Monday, July 13, 2009

Guest Blogger: Donna Lea Simpson

Ladies and Gentlemen, please enjoy this second guest blog, contributed by guest blogger and paranormal writer Donna Lea Simpson. This is a great introspection into the process of writing, and more specifically of creating new and exciting paranormal worlds. Whether you are an aspiring author yourself, or simply enjoy reading the creations of these creative individuals, you can learn a thing or two about the process in this enlightening guest post. So, read, learn and enjoy. And be on the lookout for my review of Eve of Chaos, the third book in S.J. Day's Marked series, coming later this week!!

(And, I am excited to say, I was lucky enough to score a review copy of Donna Lea Simpson's upcoming novel Lady Anne and the Ghost's Revenge a while back, and that review will also be posted in the relatively near future!!)

Writing the Paranormal – The Difficulties of World-Building

Guest Column for Patricia Ramirez

By: Donna Lea Simpson

My first foray into writing paranormal romances (Awaiting the Moon – Berkley – February 2006) came when I responded to market pressure. I wanted desperately to move from the traditional Regency romances I had written for Zebra/Kensington into longer historical romance novels. I chose, among all the possible paranormal avenues, to write werewolf romances because I could understand, at least, the appeal of werewolf males, where vampires leave me, pardon the expression, cold.

But when I moved into werewolf romances I did not realize that by the second book (Awaiting the Night – Berkley – November 2006) I would have begun to include witchcraft and then… well, it seems that once you begin with paranormal elements, it’s kind of like potato chips, you can’t stop at just one! In planning Book 3, Awaiting the Fire (Berkley – September 2007) I found myself intrigued with the idea of an earthbound werewolf becoming involved with a spiritual, virginal angel. Except that the virginal angel (ancestor of one of the Fallen Angels) was the man and the experienced werewolf the woman. A little odd in a historical, perhaps.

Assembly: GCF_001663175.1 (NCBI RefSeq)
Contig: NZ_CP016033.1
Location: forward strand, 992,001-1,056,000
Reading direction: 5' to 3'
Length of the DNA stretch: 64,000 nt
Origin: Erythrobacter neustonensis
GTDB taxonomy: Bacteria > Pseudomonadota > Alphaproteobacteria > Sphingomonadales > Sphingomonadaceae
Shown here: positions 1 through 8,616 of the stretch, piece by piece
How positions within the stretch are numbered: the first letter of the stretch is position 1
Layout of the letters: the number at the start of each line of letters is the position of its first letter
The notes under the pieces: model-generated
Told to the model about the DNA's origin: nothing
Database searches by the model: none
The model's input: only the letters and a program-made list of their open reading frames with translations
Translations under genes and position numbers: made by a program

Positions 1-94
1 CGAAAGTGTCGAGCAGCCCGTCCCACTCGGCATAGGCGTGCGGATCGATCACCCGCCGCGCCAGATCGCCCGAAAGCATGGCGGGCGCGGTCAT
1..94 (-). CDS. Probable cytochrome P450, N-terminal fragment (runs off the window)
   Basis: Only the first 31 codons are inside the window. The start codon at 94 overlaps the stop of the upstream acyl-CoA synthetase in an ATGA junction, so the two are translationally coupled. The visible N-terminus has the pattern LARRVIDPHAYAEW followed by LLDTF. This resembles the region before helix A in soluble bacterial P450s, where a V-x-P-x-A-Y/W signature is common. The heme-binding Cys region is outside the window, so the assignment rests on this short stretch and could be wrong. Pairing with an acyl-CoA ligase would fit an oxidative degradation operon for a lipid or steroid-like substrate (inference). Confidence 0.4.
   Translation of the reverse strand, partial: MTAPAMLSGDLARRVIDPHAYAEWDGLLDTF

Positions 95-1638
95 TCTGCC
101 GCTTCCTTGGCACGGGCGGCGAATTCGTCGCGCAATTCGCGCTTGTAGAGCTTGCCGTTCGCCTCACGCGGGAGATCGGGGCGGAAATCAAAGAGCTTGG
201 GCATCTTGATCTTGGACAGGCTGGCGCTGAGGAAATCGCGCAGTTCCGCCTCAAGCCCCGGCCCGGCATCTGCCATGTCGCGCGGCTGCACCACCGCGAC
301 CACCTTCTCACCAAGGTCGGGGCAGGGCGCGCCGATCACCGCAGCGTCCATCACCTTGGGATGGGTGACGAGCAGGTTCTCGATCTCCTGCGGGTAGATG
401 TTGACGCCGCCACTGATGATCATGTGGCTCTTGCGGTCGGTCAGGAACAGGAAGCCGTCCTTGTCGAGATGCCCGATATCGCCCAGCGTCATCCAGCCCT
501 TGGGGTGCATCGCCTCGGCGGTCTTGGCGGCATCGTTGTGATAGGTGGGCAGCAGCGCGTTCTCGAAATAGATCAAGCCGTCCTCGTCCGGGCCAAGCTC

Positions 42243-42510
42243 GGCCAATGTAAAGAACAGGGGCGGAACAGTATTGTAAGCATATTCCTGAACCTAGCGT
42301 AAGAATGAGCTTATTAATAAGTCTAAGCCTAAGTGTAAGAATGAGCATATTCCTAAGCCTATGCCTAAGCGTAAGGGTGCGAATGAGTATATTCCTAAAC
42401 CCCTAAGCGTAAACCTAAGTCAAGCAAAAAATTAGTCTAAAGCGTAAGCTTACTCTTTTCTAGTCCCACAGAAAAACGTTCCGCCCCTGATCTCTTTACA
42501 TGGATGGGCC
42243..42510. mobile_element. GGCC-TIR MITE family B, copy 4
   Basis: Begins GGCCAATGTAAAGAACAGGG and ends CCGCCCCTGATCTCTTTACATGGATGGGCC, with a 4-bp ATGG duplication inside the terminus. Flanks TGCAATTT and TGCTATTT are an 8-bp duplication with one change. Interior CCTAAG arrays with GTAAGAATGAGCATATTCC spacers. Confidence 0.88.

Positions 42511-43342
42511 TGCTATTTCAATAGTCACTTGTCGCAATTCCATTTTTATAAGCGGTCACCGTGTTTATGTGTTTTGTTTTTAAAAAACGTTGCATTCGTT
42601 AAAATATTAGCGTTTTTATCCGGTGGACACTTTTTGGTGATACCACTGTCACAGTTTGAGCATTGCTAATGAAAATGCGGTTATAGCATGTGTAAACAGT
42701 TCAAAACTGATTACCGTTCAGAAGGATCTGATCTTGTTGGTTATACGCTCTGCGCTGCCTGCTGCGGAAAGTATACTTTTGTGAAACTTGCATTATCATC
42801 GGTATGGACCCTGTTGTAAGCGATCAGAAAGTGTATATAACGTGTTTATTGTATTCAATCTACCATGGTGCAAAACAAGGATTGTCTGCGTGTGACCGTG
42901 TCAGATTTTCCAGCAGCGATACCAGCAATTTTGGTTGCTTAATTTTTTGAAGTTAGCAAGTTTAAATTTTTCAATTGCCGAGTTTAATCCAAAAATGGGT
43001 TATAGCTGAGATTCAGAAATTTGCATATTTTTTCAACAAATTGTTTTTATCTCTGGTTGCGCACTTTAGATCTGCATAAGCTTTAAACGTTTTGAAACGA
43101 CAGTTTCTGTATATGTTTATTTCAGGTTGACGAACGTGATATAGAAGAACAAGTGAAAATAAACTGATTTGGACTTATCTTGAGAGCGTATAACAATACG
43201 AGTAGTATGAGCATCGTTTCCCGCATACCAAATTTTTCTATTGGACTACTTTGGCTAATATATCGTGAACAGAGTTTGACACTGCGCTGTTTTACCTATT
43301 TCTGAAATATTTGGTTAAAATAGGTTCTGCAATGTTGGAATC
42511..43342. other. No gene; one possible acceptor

And now I am trying to finish #4, Awaiting the Magic, just to be able to cap off and finish the series for my supremely patient readers who still, two years later, want to know what happens to long-suffering Christoff von Wolfram. It’s not easy while I’m writing another series, planning three more, and attending to other duties, but I’m more than halfway through.

However… how do you know when enough is enough, when it comes to paranormal elements? How do you stay true to your world, and go your own way as a writer? How do you tie all the threads together in a logical fashion? I read a lot of message boards on which romance readers express their dissatisfaction with how weird an author has made their once-straightforward paranormal world. I am trying to be true to the world I created in Awaiting the Moon, and that involves bringing to a natural conclusion a storyline inspired by an original concept.

As I wrote about werewolves, and about Christoff, in particular, who is going through a difficult time without knowing that he is a werewolf (really, I put him through hell, poor guy, one reason I feel compelled to give him the happy ending he deserves), I began to wonder if there would be some who would resist the ‘change’, that moment when the werewolfism kicks in, some time around puberty, in my werewolf world creation. To resist such an elemental part of yourself would warp everything, and so it did for Christoff, whose ‘change’ was delayed by things he wasn’t even aware of, among them being drugged by the villain in the first book. So, in my paranormal world I created the concept of being an ‘unchanged’ or ‘unveraenderte’ (my butchered German); being an ‘unchanged’ has dire consequences of which werewolves superstitiously do not speak. To be one of the ‘unchanged’, having resisted the werewolf change that is a natural part of his soul, means that his physical being will gradually fade until he walks the earth invisible, unable to communicate with anyone.

It’s a horrible thought but it’s a metaphor, my expression of what I feel happens to people when we aren’t true to ourselves, or don’t express our inner selves openly; we fade, until we are just a ghost of our true selves. As Awaiting the Magic is intended to be the final book of the Awaiting series, I have to deal with the consequences of creating that concept, and take it to its natural conclusion for a character I introduced in book #2, Awaiting the Night, and I have to find a way to do that without damaging the integrity of the world I’ve created.
It’s a fine line, for a writer, being true to ourselves and our characters, and yet writing fulfilling, entertaining novels.

To learn more about my novels, visit me at:
Or drop in at my blog, where I have an excerpt of Awaiting the Magic online:


  1. New fan of your blog. I hope you don't mind me passing on an award to you. :)

  2. I just finished a novel that is horrific I normally would not suggest a book that hasn't been printed but this is great!!! It is only us$1.98 so no reason not to check it out.